Time Domain Reflectometry
The soil bulk dielectric constant (Ka b) is determined by measuring the time it takes for an electromagnetic pulse (wave) to propagate along a transmission line (TL) that is surrounded by the soil. Since the propagation velocity (v) is a function of Ka b, the latter is therefore proportional to the square of the transit time (t, in seconds) down and back along the TL:
Ka b = ( c/v ) 2 = (( c.t )/( 2.L )) 2 (2)>
where c is the velocity of electromagnetic waves in a vacuum (3.10 8 m/s or 186,282 mile/s) and L is the length of the TL embedded in the soil (in m or ft).
A TDR instrument requires a device capable of producing a series of precisely timed electrical pulses with a wide range of high frequencies used by different devices (e.g., 0.02-3 GHz), which travel along a TL that is built with a coaxial cable and a probe. This high frequency provides a response less dependent on soil specific properties like texture, salinity or temperature.
The TDR probe usually consists of 2-3 parallel metal rods that are inserted into the soil acting as waveguides in a similar way as an antenna used for television reception. At the same time, the TDR instrument uses a device for measuring and digitizing the energy (voltage) level of the TL at intervals down to around 100 picoseconds. When the electromagnetic pulse traveling along the TL finds a discontinuity (i.e., probe-waveguides surrounded by soil) part of the pulse is reflected. This produces a change in the energy level of the TL. Thereby the travel time (t) is determined by analyzing the digitized energy levels.
Soil salinity or highly conductive heavy clay contents may affect TDR, since it contributes to attenuation of the reflected pulses. In other words, TDR is relatively insensitive to salinity as long as a useful pulse is reflected (i.e., as long as it can be analyzed). In soils with highly saline conditions, using epoxy-coated probe rods should solve the problem. However, this implies loss of sensitivity and change in calibration. It is interesting to notice that in addition to time of travel another characteristic of the pulse traveling through the soil (i.e., change in size or attenuation of the pulse) can be related to the soil electrical conductivity. Based on this some commercial devices incorporate the possibility of measuring water content and soil salinity simultaneously.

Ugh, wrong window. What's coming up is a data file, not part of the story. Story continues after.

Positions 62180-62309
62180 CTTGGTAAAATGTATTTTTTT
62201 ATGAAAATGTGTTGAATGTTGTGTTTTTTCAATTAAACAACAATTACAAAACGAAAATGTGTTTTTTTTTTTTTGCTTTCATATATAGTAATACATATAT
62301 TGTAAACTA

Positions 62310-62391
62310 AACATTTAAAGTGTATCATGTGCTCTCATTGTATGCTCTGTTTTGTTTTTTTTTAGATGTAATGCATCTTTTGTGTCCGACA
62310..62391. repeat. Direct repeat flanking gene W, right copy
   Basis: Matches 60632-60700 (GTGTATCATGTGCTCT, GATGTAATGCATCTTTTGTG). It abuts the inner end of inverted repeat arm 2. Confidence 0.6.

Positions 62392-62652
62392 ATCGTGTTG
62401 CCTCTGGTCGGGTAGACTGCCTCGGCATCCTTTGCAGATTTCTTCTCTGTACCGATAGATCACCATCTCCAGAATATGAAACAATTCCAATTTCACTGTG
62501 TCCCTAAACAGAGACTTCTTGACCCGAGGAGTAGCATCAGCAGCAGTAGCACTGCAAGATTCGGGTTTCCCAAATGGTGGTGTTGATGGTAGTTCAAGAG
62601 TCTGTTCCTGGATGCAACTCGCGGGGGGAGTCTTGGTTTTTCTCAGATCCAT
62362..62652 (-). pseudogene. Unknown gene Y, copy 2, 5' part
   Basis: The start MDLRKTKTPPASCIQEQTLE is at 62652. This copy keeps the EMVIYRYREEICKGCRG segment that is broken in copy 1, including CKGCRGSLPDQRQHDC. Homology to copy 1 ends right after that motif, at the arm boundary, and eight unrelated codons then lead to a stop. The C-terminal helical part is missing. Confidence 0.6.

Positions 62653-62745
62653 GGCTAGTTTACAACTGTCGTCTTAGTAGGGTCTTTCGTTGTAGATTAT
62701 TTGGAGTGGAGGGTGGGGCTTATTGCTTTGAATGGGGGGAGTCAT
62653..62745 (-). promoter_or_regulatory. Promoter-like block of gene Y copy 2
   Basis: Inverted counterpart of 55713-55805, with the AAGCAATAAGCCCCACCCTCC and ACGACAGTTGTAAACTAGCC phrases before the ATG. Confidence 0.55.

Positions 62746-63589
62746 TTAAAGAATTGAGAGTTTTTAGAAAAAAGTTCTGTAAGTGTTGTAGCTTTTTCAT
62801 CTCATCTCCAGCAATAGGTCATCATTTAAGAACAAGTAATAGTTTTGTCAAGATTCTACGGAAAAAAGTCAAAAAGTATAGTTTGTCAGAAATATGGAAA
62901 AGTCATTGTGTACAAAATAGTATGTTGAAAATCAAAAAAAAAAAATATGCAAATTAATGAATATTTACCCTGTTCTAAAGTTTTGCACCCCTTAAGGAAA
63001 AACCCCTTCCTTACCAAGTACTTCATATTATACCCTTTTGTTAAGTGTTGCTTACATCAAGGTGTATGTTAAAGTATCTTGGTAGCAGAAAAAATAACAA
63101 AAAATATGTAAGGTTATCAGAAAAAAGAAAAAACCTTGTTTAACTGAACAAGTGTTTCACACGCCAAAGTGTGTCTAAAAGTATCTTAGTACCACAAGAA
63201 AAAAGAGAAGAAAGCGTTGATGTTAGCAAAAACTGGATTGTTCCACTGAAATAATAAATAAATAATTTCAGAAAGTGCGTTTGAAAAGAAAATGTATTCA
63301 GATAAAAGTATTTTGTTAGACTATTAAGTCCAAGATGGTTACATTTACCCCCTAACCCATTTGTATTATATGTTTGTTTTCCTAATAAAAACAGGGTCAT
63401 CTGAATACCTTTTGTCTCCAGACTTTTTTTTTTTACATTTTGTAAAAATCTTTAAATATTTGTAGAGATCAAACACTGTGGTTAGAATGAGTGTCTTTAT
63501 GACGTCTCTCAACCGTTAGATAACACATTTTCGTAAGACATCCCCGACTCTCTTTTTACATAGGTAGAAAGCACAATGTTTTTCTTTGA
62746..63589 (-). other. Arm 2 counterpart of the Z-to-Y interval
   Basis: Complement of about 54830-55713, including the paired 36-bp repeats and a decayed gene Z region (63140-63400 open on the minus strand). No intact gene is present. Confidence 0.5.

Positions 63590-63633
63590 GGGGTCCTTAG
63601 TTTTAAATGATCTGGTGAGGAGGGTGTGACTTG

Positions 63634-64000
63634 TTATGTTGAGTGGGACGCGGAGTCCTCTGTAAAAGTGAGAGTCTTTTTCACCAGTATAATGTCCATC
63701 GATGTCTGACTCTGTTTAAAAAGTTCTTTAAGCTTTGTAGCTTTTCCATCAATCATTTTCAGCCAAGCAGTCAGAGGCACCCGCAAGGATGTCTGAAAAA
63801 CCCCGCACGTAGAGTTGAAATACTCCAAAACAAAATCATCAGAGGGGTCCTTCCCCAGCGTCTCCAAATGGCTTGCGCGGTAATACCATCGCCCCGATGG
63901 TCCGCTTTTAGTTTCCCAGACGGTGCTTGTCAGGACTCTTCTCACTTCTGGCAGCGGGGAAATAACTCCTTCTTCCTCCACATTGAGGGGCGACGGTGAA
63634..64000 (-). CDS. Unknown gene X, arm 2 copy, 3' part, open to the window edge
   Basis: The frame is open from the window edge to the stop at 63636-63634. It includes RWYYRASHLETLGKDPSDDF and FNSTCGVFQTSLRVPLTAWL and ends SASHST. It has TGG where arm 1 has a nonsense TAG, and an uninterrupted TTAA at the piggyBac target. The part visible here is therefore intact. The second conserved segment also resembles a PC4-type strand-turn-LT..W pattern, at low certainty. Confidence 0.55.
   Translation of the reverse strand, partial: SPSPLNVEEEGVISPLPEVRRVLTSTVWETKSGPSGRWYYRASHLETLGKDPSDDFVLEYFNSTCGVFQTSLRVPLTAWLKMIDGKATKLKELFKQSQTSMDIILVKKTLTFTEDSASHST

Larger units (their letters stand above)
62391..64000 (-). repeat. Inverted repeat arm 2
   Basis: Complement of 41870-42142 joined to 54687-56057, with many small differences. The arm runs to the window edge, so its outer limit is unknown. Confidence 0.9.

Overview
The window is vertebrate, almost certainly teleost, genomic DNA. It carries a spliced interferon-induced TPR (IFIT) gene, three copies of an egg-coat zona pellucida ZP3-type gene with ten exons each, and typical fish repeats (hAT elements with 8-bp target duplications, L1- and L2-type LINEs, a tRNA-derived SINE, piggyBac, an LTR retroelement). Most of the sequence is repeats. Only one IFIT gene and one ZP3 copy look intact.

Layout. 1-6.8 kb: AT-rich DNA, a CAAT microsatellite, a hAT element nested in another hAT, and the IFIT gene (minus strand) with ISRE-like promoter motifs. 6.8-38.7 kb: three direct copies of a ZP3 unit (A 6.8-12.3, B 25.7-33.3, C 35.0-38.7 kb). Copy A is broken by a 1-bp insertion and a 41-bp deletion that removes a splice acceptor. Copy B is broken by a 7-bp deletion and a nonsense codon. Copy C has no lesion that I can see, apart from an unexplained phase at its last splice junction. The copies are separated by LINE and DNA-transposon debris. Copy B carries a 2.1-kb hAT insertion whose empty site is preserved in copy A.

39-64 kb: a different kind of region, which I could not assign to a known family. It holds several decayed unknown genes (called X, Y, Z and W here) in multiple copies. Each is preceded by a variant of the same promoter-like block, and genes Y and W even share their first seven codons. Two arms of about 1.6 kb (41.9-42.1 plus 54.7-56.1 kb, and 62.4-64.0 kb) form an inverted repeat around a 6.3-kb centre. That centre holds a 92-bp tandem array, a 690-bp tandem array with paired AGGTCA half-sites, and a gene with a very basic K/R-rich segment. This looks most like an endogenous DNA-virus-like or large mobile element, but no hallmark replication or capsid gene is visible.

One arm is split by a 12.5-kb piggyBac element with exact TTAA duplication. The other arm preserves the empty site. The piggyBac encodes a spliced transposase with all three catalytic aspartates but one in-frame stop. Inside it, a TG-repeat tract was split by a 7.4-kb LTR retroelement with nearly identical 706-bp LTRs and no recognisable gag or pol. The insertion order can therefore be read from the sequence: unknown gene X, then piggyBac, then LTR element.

- Accurate (±0.01 ft3ft-3)
- Soil specific-calibration is usually not required
- Easily expanded by multiplexing
- Wide variety of probe configurations
- Minimal soil disturbance
- Relatively insensitive to normal salinity levels
- Can provide simultaneous measurements of soil electrical conductivity
- Relatively expensive equipment due to complex electronics
- Potentially limited applicability under highly saline conditions or in highly conductive heavy clay soils
- Soil-specific calibration required for soils having large amounts of bound water (i.e., those with high organic matter content, volcanic soils, etc.)
- Relatively small sensing volume (about 1.2 inch radius around length of waveguides)
This page was last updated on June 15, 2010.
- Welcome and Outline of Contents
- Timed Irrigation
- Bypass Timer Irrigation
- On-Demand Irrigation
- Irrigation Components
- Soil Moisture Sensors
- Irrigation Sensor Placement
- Application of the System
- Irrigation Sensor Families
- Neutron Probe
- Time Domain Reflectometry
- Capacitance Probe
- Combined Probe
- Frequency Domain Reflectometry (FDR)
- Amplitude Domain Reflectometry
- Phase Transmission
- Time Domain Transmission
- Gypsum Block
- Granular Matrix Sensors (GMS)
- Heat Dissipation
- Soil Psychrometer